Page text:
January 11, 2008

Aliquots — Research highlights from VUMC laboratories

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We welcome suggestions for research to highlight in Aliquots. The items should be primary research articles (no reviews, editorials or commentaries) published within the last two months in a peer-reviewed journal. Please send the article citation (PDF if available) and any other feedback about the column to: aliquots@vanderbilt.edu.

Compounds combat parasite infection

Single-celled parasites called trypanosomes, responsible for tropical diseases like sleeping sickness and Chagas disease, afflict millions in Africa and Central and South America. The few available treatments can be highly toxic, difficult to administer and have limited efficacy in the chronic stages of disease.

In the November issue of Chemistry & Biology, Galina Lepesheva, Ph.D., and colleagues report that inhibiting an enzyme (CYP51) involved in the synthesis of sterols — lipid molecules essential for cell membrane function and integrity — may offer a new strategy for treating these infections.

The researchers identified compounds that inhibit trypanosomal CYP51 and found that their ability to inhibit the enzyme correlated with their ability to inhibit growth of trypanosomal cells in culture. The results suggest that sterol synthesis is required for parasite growth and development and may represent a promising target for anti-parasitic drugs.

— Melissa Marino

Bad vibrations

As any professional singer can attest, the vocal cords are subject to potentially damaging vibration daily. The tissues have developed mechanisms to withstand such repeated mechanical stress, possibly involving enzymes like matrix metalloproteinases (MMPs) that help maintain the balance between degradation and synthesis of extracellular matrix.

Using a rabbit model, Bernard Rousseau, Ph.D., and colleagues investigated the effects of prolonged phonation — vibration of the vocal cords to generate sound — on expression of factors involved in ECM homeostasis. They found that three hours of experimentally induced phonation (within the range of human voice production) caused a significant increase in MMP-1 expression consistent with the amount of MMP elevation seen during wound healing or in response to tissue injury.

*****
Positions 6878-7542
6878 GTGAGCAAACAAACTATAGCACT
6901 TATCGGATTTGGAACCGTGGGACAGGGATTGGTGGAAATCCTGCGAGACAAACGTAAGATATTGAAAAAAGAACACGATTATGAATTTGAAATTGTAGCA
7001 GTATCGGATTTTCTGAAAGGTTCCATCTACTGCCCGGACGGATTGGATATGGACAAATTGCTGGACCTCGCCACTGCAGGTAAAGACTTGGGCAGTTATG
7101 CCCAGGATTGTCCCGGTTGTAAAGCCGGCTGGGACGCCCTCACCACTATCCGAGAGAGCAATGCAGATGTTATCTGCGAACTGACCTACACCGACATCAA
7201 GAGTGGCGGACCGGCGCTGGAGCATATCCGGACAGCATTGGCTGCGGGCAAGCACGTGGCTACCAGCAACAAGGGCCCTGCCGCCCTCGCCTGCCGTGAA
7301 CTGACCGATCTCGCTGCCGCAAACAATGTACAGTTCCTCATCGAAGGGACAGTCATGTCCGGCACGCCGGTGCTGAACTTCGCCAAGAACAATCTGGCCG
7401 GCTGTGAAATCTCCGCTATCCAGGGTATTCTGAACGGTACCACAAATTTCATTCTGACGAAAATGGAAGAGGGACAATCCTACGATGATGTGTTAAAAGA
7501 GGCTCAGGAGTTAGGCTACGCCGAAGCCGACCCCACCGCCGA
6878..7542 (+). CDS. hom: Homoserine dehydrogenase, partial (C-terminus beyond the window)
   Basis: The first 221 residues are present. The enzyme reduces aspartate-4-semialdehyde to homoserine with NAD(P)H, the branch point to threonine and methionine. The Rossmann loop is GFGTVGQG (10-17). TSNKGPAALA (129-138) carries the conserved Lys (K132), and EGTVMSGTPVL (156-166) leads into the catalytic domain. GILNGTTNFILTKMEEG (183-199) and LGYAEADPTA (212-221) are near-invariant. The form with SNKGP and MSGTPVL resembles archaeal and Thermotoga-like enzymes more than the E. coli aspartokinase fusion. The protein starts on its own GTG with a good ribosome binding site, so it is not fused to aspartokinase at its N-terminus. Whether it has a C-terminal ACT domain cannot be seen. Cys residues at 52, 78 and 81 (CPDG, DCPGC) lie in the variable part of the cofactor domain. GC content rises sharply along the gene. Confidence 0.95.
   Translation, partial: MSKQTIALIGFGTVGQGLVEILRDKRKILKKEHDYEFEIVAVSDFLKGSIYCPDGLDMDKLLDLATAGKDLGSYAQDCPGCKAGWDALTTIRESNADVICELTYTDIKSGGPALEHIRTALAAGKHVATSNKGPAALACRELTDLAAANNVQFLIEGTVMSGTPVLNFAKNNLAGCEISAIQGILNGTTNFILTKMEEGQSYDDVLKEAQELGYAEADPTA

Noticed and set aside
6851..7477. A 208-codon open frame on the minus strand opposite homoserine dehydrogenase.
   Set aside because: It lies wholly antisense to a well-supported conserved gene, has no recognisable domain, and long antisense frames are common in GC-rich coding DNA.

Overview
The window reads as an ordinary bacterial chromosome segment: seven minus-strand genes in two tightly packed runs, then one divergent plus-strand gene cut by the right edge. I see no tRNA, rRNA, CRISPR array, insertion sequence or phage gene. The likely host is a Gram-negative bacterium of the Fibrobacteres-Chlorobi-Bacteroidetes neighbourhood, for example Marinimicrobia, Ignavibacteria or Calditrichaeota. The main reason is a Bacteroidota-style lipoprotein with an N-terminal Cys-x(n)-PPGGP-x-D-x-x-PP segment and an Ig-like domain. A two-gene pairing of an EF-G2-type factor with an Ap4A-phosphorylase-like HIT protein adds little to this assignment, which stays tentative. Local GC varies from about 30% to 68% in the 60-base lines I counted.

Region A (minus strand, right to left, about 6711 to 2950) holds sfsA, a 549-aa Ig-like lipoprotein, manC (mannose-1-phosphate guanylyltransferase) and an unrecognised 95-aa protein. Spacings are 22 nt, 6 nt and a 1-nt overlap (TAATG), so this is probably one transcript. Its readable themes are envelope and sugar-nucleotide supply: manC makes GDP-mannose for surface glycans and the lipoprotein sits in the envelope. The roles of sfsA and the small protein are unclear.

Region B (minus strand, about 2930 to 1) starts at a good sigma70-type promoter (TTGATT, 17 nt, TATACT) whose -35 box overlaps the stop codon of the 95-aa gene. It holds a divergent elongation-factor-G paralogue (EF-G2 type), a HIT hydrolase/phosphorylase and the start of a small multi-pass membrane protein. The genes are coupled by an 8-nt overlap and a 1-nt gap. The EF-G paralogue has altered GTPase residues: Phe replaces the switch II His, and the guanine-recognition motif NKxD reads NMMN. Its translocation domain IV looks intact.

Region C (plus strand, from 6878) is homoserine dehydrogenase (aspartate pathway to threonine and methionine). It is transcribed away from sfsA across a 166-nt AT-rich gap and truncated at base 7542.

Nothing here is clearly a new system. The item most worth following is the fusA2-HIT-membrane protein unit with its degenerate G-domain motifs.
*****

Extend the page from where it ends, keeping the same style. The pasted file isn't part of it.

The results, reported in the January issue of Otolarygology – Head and Neck Surgery, provide insight into how such processes contribute to maintaining the integrity of the vocal cords and suggest possible targets for the treatment and prevention of voice disorders.

— Melissa Marino

Drug lessens obesity-related risks

As waistlines around the world increase, so do a host of other risk factors — altered blood lipids, high blood pressure, impaired glucose metabolism — that predispose patients to cardiovascular disease and diabetes. Glucocorticoids (steroid hormones such as cortisol) are thought to play a role in the pathology of this “metabolic syndrome.” The enzyme 11beta-HSD1, which regenerates glucocorticoids in key metabolic tissues, has emerged as a promising drug target for patients with metabolic syndrome.

Alli Nuotio-Antar, Ph.D., David Hachey, Ph.D., and Alyssa Hasty, Ph.D., evaluated the effects of the drug carbenoxolone (an inhibitor of 11beta-HSD1) in mouse models of obesity and elevated blood lipids. In the December American Journal of Physiology – Endocrinology and Metabolism, they report that carbenoxolone improved body composition, basal metabolic rate, insulin resistance, lipoprotein metabolism and atherosclerosis in severely obese and insulin-resistant mice. The findings support the notion that targeting 11beta-HSD1 may be a valuable therapy for patients with metabolic syndrome risk factors.

— Leigh MacMillan

Priming kids’ marrow for transplant

Bone marrow transplants using higher cell “doses” offer more rapid engraftment, less risk of graft-versus-host disease (GVHD), and improved survival. Peripheral blood stem cells (mobilized by granulocyte colony-stimulating growth factor, G-CSF) offer a high cell dose, but may increase the risk of GVHD in children. One way to potentially increase transplant cell dose without increasing the risk of GVHD is to use marrow from donors pre-treated with G-CSF.

Haydar Frangoul, M.D., and colleagues in the Pediatric Blood and Marrow Transplant Consortium, evaluated G-CSF-primed bone marrow transplants in pediatric patients. They report in the journal Blood that G-CSF is safe to use in pediatric donors, increases the yield of marrow cells and does not increase the risk of acute or chronic GVHD.

The investigators conclude that G-CSF-primed bone marrow is a safe and feasible source of stem cells from related pediatric donors and have launched a phase 3 randomized trial to compare primed and non-primed marrow.

— Leigh MacMillan

Past Aliquots

June 22, 2012
June 8, 2012
May 11, 2012
April 27, 2012
April 13, 2012
March 30, 2012
March 16, 2012